How digital disease surveillance systems could have prevented the Delhi dengue outbreak

If the government wants to prevent large scale outbreak of diseases in future, it needs to consider leveraging disease surveillance systems that rely on digital/social media.
How digital disease surveillance systems could have prevented the Delhi dengue outbreak
How digital disease surveillance systems could have prevented the Delhi dengue outbreak
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By Dr. Vikram Venkateswaran

India is perhaps the only country in the world (of its size) where addressing preventable diseases continues to drain public resources. The Delhi dengue outbreak is a case in point. This is the third or fourth time in a decade (the first being in 2006) that the city has failed to prevent the spread of this disease. Close to 3,500 cases of dengue have been reported in Delhi over the last month, of which nearly all cases required hospitalization.

If the government wants to prevent such large scale outbreak of disease in the future, it needs to consider leveraging disease surveillance systems that rely on digital/social media to inform, educate and warn citizens.

How a digital disease surveillance system can help

A digital disease surveillance system collects data from multiple sources (in real time or otherwise) and can help indicate the potential of disease outbreak in certain locations, thereby enabling the government to take steps to control the situation. 

Mature economies have been doing this for some time now and rely significantly on digital and social media to prevent and manage outbreaks. For instance, the US was able to identify cases of Ebola around 9 days before the World Health Organization declared the Ebola epidemic using a software that mines social media. This software, part of an infectious disease surveillance system, was able to pick up instances of a “mystery hemorrhagic fever” from among the various entries listed on government websites, local news sites, and social networks, correlating it with Ebola.

Mamadouba Conté, working in Ebola lab at Donka Hospital; Pic by S. Hawkey/WHO

In other cases, it looked at the social media feed from users who indicated their ailments – directly (by looking at feed that saw people discussing their illness or indicating that they were unwell on social media) or indirectly (by analyzing the number of people searching websites like Google, looking to investigate their symptoms and seek cure). This could have easily been applied to India, where we often self-medicate and hesitate to seek out professional medical help, unless one’s health significantly deteriorates. Especially in cases like dengue, symptoms aren’t unique enough to arouse suspicions from patients or their families to immediately seek medical help.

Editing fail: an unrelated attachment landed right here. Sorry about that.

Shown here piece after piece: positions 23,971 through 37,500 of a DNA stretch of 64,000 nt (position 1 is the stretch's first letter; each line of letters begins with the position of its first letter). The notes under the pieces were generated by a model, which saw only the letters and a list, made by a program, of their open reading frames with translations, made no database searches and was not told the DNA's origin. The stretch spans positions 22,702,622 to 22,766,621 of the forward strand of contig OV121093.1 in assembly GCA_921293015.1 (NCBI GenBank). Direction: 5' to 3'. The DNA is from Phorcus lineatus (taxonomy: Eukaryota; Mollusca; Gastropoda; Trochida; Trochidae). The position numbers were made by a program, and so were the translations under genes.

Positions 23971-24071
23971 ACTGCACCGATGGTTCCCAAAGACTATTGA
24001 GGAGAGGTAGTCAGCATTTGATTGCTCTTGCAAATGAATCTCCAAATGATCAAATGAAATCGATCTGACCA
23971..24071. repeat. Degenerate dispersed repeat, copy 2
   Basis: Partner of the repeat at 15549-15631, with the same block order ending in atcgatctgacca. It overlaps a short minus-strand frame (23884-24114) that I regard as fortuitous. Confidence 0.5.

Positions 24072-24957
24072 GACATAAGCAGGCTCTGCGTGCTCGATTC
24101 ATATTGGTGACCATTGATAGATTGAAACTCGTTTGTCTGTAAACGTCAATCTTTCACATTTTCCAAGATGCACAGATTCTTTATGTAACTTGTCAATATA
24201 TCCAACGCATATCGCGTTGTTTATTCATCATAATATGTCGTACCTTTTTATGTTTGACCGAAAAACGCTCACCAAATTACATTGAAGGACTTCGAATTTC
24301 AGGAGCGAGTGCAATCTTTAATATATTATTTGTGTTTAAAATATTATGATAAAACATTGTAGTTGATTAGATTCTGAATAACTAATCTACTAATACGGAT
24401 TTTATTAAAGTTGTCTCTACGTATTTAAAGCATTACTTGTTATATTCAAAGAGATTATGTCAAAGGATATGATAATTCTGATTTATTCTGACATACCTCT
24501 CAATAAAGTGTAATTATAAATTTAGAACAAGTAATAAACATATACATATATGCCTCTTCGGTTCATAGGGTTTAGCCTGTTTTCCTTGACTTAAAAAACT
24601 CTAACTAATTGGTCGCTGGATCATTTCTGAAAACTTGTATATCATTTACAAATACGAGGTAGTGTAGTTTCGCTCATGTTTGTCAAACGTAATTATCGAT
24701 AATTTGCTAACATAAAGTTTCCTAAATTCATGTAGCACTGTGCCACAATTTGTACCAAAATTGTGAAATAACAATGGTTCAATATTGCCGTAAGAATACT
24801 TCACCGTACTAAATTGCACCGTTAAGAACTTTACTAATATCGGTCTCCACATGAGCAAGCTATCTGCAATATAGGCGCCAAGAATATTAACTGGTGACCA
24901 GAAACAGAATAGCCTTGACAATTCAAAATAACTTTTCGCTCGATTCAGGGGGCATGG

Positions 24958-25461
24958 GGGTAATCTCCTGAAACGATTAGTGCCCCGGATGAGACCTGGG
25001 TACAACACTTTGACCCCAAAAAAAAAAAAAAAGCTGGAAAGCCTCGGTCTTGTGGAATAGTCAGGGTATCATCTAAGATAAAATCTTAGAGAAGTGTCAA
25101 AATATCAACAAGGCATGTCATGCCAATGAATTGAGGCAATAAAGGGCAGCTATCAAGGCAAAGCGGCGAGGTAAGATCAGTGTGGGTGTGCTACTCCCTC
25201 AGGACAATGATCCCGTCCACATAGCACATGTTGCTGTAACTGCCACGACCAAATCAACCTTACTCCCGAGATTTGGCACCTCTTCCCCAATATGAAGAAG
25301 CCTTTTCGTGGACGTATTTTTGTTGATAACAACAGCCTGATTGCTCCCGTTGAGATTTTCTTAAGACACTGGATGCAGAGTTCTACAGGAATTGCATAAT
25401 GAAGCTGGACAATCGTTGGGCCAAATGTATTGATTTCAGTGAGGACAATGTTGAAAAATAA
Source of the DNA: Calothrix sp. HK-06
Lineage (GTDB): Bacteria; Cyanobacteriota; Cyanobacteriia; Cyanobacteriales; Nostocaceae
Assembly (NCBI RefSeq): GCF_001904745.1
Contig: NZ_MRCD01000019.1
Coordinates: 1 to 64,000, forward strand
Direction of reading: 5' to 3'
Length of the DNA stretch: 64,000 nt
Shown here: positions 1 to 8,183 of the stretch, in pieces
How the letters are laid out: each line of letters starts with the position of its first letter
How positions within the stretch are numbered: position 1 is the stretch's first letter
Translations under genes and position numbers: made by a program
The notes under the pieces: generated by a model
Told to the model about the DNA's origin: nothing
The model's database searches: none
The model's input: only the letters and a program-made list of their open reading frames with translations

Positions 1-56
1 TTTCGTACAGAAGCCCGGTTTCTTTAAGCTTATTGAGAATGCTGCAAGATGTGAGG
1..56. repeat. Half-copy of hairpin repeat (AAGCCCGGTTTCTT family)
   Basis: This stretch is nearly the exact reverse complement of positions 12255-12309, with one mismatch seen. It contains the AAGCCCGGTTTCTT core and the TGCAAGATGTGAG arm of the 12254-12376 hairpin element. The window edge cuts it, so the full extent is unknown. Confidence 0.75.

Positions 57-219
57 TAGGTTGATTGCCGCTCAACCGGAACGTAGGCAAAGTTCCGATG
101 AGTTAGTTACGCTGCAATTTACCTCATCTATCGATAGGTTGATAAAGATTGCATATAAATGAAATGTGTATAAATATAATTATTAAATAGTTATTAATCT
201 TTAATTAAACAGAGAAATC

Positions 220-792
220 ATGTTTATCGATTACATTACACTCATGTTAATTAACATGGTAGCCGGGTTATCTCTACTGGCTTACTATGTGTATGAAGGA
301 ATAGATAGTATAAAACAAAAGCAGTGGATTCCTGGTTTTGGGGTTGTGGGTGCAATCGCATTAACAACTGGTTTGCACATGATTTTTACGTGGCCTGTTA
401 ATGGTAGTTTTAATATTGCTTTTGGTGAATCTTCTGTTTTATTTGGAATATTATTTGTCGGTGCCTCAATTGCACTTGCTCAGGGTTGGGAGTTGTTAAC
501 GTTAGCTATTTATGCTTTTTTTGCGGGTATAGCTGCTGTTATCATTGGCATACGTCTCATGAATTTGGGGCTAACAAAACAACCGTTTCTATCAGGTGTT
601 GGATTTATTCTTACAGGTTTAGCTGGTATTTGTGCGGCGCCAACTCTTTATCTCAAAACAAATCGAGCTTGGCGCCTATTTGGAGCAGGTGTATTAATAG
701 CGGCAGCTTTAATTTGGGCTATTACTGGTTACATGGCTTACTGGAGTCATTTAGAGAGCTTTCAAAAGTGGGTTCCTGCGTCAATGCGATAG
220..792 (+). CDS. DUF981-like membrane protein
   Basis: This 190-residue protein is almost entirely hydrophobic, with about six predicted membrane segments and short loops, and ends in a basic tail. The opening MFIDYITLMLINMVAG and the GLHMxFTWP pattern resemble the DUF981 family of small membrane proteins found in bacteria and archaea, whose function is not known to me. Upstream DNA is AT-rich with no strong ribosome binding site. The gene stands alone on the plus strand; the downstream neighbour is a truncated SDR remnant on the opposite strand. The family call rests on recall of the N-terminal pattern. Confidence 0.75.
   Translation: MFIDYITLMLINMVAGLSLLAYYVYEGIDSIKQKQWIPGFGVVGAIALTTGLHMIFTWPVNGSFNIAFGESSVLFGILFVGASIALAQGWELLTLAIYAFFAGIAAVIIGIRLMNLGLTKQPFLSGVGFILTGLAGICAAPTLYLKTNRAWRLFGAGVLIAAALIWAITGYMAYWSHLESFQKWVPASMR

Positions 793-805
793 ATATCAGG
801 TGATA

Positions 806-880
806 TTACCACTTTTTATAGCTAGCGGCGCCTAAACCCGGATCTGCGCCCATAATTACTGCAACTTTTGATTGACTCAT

Another example is that of a disease detection app called Flu Near You. This app helps predict outbreaks of the flu in real time. Users self-report symptoms in a weekly survey, which the app then analyzes and maps to show where pockets of influenza-like illness are located. Although there is an element of potential inaccurate reporting by citizens and the real possibility of symptoms not correlating with any specific disease (such as cold or headache may not directly help identify a serious condition), it is still a model that India could use in some areas where care is difficult to administer.

A fever clinic especially set up to cater to those suffering from fever, one of the main symptoms of several mosquito-borne diseases, in Delhi; PTI

Integrating weather into disease surveillance

Some developed nations are also working on a more comprehensive disease monitoring mechanism that involves use of weather data. After all weather influences our health and any seasonal variations tend to bring about the bulk of diseases in the world.

Germany has been sharing ‘health-weather’ forecasting for three decades now. Newspapers not only carry the weather data, but also include information such as likely diseases accompanying the weather (upto 40 different diseases are covered) as well as symptoms (such as irritation, insomnia). On TV, varying degrees of symptoms and diseases are also provided. This website provides flu activity, pollen allergy and UV burns related information or Dachau in Germany. Media company AccuWeather now provides such health forecast for other countries too, like this one focused on allergies in New York city.